File I/O Part 1

I love to learn and try new languages. Not only is learning a new language fun, many times it teaches me something new about a language that I am already familiar with. The only problem that I have with learning so many languages, is keeping them straight. I decided that I would take a few of the dynamic languages I use most often and compile a list of how to handle File I/O with each of them. If you have a Dynamic language(part 2 of this post will be on static languages) not represented below or have another method of File I/O with the represented languages, please add to the list with its respective File I/O code:D
Without further ado…

//Groovy open file for writing
def target ="filename"
File wf= new File(target)
wf.write( "I am in your file eating your space" )

//Groovy one liner
new File('filename.txt').text = 'First line of text!'

//Groovy open file for appending
def target ="filename"
File af= new File(target)
af.append("I have all of your base")

//Groovy read each line in file
new File("filename").eachLine{line-> println line}

//Groovy read whole document and put into List

List lines = new File("filename").readLines()
//lines contains two lines that we need
println "first line  $lines[0]"
println "second line $lines[1]"

//Groovy reading one line
File rf= new File("filename") //open for reading
//read first line, trim, assign to tmp
rf.withReader { line ->tmp = line.readLine().trim()}

//Groovy test if file exists
File src = new File(srcFile)
if (src.exists() ){ println "I exist"}
else{println "I don't exist"}

#Ruby openfile for reading
fh = File.new(path, "r")  # open file "path" for reading only
fh.close

#Ruby open file for writing
fout   = File.new(path, "w")  # open file "path" for writing only
fout.puts "Up, Up, Down, Down, Left, Right, Left, Right, B, A, Select, Start"
fout.close

#Ruby open file for apending
fa= File.new("DeleteMe.txt","a")
fa.puts "I am at the end of file"
fa.close

#Ruby read eachline in a file
File.open("file").each { |line| p line}

#Ruby read entire file to string
fh = File.new(filename)
str = fh.read

#Ruby read entire file into array(each line is an element in the array)
fh = File.new(filename)
str = fh.readlines

#Python Write a file
fout = open("DeletMe.txt", "w")
fout.write("Writing to fout\nCheck it out!")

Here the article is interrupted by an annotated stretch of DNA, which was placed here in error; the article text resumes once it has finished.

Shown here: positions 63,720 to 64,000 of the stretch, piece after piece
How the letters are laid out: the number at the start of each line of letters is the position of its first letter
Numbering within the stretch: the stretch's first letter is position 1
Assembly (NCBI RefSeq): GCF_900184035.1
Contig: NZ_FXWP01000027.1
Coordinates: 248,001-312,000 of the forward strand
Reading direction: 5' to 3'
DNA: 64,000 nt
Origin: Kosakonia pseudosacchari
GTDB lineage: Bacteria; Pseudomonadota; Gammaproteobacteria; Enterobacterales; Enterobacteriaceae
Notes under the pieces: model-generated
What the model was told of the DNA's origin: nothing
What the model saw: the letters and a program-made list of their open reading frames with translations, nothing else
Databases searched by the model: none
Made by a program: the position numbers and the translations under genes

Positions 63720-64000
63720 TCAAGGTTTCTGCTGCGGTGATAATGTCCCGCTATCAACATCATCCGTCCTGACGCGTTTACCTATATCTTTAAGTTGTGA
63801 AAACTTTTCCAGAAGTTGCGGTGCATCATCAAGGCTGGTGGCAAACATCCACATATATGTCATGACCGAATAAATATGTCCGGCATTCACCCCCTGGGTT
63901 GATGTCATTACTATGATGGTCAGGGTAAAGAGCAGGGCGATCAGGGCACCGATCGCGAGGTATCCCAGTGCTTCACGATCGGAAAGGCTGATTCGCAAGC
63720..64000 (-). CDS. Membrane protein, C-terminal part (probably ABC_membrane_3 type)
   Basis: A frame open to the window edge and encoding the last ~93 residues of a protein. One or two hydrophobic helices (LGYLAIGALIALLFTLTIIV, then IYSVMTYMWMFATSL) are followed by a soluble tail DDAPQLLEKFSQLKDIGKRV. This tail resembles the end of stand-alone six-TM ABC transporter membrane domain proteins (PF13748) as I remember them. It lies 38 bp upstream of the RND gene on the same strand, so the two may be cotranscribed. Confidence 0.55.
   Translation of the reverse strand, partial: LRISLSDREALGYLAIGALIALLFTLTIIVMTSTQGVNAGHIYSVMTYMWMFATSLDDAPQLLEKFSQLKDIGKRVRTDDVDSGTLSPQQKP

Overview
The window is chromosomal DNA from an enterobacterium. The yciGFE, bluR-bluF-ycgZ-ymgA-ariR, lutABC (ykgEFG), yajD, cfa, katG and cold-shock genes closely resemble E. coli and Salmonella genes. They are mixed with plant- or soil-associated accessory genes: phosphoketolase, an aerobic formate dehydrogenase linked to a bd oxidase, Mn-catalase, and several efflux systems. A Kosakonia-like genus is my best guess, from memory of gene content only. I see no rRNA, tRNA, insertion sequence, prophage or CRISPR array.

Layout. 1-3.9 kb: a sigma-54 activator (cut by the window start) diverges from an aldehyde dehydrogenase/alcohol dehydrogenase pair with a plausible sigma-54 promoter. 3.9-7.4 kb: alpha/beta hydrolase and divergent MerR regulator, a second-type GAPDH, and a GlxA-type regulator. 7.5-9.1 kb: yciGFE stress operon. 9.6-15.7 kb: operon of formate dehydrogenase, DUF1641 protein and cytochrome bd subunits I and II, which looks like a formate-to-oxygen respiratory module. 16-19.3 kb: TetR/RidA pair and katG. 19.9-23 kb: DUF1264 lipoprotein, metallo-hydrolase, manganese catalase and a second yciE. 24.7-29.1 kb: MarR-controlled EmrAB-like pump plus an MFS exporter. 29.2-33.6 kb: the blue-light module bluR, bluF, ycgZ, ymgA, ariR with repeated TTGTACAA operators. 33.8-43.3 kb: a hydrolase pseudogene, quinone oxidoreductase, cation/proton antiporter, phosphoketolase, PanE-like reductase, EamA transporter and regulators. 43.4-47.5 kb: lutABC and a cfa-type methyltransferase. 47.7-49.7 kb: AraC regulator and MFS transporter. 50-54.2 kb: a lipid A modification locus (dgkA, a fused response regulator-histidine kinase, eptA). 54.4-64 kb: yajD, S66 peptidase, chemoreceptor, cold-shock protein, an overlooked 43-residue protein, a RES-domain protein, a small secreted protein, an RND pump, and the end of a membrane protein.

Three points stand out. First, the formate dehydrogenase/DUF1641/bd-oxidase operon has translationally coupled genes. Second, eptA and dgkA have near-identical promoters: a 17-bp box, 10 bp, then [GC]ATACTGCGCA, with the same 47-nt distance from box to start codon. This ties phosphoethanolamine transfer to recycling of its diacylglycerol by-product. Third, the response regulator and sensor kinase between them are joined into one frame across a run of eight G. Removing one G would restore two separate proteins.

fout.close()

#Python Read an entire file
fin = open("ReadingTest.txt", "r")
fin_text =  fin.read()
fin.close()
print fin_text

#Python read entire file into list
fin = open("ReadingTest.txt", "r")
txt= fin.readlines()
fin.close()
print txt[0]

#Python append to a file
fh= open ( 'DeleteMe.txt', 'a' )
fh.write ( '\n\n\nBottom line.' )
fh.close()

#Perl reading a file
open(FILE,  '<', $file) or die "Can't read $file: $!\n";
while(<FILE>)
{
print ;
}

#Perl append to a file
open(FILE, '>>', $file) or    die "Can't append to $file: $!\n";
print FILE "text";
close(FILE);

#Perl read and write to a file
#+< allows reading and writing, and keeps the data that was
#already in the file.  open() will fail if file doesn't exist.
open(FILE, "+<$file" ) or die ("Can't  read|write: $file\n");
close(FILE);

#Perl read and write to a file
#+>allows writing and reading, but replaces/overwrites the
#data in the file if the file exists. Creates it if it doesn't exist.
open(FILE, "+>$file" ) or die ("Can't write or read:$file \n");

close(FILE);

PHP code doesn’t display properly within WordPress, so here is an image of the code

PHP File I/O

4 thoughts on “File I/O Part 1

  1. Another way to get the first two items of the list containing the lines of the file would be using a range as in:

    lines[0..1].eachWithIndex{ it, i -> println “{i+1}: $it” }

    would provide the output:

    1: line 1 String contents
    2: line 2 String contents

    if you don’t need the index value then use the following
    lines[0..1].each{ println it }

    would provide the output:

    line 1 String contents
    line 2 String contents

    I enjoyed the language comparisons. Of course, my favorite is Groovy because it is very Java like and integrates will all the existing Java libraries but supports more flexibility than Java.

  2. anybody here know of a good site to find more info on Php Perl? I’ve got this site bookmarked and im gonna keep checking it out, but i still would like to find a site that covers Php Perl a little more thoroughly..thanks

  3. Pingback: japan searches
  4. Thanks for info. It is sometimes quite difficult to convert some program from one language to another. Such comparisons come in very handy.

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